The question troubling Raj is how long colistin will remain effective, given that poultry farmers freely use it and other antibiotics to boost chickens’ growth. While India’s Drugs Technical Advisory Board, part of the Ministry of Health and Family Welfare, has recommended that colistin and other antimicrobials should not be used in agriculture, there is no formal ban.
India’s agricultural ministry also recognises the dangers of widespread misuse of antibiotics in animal feed and supplements. An advisory notice issued in 2014 named Oxytetracycline, Doxycycline, Ciprofloxacin and Neomycin as antibiotics detected in tissues of marketed poultry. But little has been done by way of enforcement.
The most comprehensive action taken by the government to curb misuse of antibiotics was the adoption in 2017 of the national action plan on antimicrobial resistance which focuses on strengthening surveillance and encouraging rational use of antibiotics in hospitals and the community.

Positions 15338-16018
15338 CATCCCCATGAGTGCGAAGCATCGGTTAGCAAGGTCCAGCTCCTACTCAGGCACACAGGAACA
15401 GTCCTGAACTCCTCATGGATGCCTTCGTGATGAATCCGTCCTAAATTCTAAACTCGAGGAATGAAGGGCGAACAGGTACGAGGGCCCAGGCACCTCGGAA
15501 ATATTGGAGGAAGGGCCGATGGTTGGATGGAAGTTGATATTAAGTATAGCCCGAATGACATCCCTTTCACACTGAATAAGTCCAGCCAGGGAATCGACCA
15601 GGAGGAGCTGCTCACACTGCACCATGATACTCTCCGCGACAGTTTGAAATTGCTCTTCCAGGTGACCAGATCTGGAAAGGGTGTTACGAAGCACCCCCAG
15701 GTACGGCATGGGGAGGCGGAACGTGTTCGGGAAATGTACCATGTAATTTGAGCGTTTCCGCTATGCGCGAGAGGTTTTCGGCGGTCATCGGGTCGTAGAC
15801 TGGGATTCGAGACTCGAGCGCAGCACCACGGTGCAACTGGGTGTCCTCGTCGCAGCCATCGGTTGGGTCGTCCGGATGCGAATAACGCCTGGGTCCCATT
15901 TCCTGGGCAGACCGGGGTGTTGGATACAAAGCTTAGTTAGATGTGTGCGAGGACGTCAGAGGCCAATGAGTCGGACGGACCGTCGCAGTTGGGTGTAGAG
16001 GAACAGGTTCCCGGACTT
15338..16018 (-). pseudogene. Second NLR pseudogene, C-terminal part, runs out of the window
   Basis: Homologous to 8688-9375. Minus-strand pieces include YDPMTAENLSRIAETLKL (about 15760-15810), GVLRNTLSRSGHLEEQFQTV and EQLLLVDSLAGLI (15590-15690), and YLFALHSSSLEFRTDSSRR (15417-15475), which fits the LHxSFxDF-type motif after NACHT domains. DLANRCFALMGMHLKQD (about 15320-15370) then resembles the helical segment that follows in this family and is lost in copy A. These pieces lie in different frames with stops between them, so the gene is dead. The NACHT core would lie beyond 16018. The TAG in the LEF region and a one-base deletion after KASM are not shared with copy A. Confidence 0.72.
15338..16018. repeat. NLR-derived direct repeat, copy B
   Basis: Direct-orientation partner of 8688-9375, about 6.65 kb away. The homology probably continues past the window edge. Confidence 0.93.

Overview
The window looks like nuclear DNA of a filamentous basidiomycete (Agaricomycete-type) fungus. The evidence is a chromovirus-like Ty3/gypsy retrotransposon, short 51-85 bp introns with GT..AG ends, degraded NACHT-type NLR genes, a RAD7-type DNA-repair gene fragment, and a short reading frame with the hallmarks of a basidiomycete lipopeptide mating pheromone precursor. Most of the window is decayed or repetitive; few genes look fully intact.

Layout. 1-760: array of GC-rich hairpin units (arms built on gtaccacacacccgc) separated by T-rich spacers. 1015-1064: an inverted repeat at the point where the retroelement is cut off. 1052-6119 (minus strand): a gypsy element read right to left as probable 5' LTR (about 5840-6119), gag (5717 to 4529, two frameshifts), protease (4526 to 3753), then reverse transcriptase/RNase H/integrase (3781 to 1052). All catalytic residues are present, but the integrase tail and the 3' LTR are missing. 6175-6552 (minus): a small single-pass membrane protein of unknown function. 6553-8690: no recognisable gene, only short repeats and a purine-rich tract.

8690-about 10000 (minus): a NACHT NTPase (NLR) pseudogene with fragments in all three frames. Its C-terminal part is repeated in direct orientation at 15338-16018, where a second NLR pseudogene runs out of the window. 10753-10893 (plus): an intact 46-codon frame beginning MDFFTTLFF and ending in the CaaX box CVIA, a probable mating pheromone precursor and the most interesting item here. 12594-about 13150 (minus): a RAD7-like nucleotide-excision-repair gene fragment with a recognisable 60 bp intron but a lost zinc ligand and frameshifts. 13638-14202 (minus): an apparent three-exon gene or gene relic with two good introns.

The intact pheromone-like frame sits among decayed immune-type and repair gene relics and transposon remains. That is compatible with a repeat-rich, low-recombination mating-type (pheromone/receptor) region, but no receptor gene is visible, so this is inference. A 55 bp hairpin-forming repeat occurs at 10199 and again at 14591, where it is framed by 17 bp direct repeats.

But an Antimicrobial Resistance Surveillance and Research Network set up in India in 2013 has so far been confined to 20 top medical colleges and hospitals and the study of selected drug-resistant bacteria.
Chief among the microbes under surveillance is methicillin-resistant Staphylococcus aureus, which is commonly found in hospitals and in patients who have undergone procedures involving invasive devices such as catheters.
Methicillin-resistant Staphylococcus aureus infections began in hospitals but are now caught in the community from other people and livestock, which underscores the steady spreading of the bacteria. The superbug is resistant to beta-lactam antibiotics, a broad-spectrum group which includes methicillin as well as oxacillin and the cephalosporins. It is now endemic in India, surveys show.
According to the AIIMS scientific literature review – which included 109 studies, 69 of them from India – the most common multidrug-resistant organisms present in South Asian hospitals other than methicillin-resistant Staphylococcus aureus are species of Klebsiella, Acinetobacter, and E. coli.
The review suggests that the source of infection in neonatal sepsis is likely to be unhygienic practices in labour rooms and neonatal intensive care units rather than vertical transmission from mothers, as commonly believed. It found common pathogens isolated in hospitals exhibited far higher resistance to WHO-recommended first-line drugs – the go-to choice for doctors – than those isolated in community-based studies, pointing to overuse of antibiotics and poor diagnostics.